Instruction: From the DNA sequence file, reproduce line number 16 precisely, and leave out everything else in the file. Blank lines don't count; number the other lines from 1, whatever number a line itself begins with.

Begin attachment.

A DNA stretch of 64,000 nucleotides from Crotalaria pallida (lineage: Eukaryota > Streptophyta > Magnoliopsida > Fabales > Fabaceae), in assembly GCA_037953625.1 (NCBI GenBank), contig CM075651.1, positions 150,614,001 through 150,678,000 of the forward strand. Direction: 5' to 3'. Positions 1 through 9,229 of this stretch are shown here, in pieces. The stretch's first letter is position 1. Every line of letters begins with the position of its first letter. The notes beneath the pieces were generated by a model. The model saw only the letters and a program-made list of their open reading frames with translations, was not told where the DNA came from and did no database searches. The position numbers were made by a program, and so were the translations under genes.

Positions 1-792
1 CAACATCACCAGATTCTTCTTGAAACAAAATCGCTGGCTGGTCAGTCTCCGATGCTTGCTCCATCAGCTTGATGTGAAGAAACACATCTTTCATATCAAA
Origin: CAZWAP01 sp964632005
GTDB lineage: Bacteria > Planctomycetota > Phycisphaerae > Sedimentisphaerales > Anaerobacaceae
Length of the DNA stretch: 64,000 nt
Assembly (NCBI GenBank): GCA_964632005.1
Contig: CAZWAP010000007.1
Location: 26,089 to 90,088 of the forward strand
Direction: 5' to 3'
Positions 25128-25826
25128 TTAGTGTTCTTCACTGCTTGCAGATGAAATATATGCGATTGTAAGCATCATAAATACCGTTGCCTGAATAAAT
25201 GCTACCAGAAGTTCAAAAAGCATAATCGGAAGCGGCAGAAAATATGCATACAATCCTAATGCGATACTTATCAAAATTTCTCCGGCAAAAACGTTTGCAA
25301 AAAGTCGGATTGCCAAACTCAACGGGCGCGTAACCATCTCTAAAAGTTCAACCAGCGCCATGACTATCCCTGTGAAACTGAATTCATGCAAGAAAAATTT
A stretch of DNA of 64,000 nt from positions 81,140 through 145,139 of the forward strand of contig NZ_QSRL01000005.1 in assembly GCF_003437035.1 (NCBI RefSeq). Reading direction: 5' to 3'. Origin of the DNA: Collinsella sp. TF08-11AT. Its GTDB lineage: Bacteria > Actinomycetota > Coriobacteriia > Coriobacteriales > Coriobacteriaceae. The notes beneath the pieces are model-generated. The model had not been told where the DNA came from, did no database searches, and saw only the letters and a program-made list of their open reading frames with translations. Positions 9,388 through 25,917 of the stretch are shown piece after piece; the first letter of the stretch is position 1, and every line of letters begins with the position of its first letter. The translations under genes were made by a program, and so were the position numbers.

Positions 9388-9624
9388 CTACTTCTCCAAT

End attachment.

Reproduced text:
Positions 9388-9624